Long-Run Neutrality, High Inflation, and Bank Insolvencies in Argentina and Brazil
Posted: 7 Dec 2000
Using long, low frequency data on money and output over 1884-1996 for Argentina and over 1912-1995 for Brazil, it is found that money is long-run neutral but not long-run superneutral with regard to real output. A rise in money growth is associated with a decline in output - the opposite of the Tobin effect. The introduction of dummy variables for 1930s or to capture recent periods of financial disruption associated with bank insolvencies does not restore long-run superneutrality for either country. However, results indicate that bank insolvency episodes have a distinct and negative influence on output.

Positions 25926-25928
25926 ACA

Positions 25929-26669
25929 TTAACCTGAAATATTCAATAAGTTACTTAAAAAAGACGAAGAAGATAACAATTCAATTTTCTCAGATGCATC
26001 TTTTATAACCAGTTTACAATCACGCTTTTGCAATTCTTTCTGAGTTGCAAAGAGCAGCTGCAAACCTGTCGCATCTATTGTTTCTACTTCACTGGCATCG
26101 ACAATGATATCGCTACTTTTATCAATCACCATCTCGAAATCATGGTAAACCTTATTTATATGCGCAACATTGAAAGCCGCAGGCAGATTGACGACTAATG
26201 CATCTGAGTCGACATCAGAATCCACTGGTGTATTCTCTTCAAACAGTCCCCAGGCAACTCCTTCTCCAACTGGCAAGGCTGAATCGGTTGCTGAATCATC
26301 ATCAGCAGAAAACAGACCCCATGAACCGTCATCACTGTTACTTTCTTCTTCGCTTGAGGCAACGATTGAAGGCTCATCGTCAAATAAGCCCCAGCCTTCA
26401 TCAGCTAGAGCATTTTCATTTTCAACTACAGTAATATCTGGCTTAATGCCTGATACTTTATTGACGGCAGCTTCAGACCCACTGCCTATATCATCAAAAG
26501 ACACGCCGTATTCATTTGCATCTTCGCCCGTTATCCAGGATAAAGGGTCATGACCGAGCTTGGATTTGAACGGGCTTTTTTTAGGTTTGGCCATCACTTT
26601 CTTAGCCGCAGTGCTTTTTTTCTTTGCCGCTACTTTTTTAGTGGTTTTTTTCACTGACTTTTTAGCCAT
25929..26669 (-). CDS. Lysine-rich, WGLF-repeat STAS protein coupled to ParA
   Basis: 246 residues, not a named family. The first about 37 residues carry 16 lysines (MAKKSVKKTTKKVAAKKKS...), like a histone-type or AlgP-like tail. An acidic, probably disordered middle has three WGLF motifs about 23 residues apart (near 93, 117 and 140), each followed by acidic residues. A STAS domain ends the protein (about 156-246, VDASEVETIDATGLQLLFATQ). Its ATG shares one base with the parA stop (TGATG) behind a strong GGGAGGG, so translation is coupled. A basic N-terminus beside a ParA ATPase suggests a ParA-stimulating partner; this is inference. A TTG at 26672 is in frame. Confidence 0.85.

Keywords: long-run neutrality, inflation crises, bank insolvencies
JEL Classification: E31; E51
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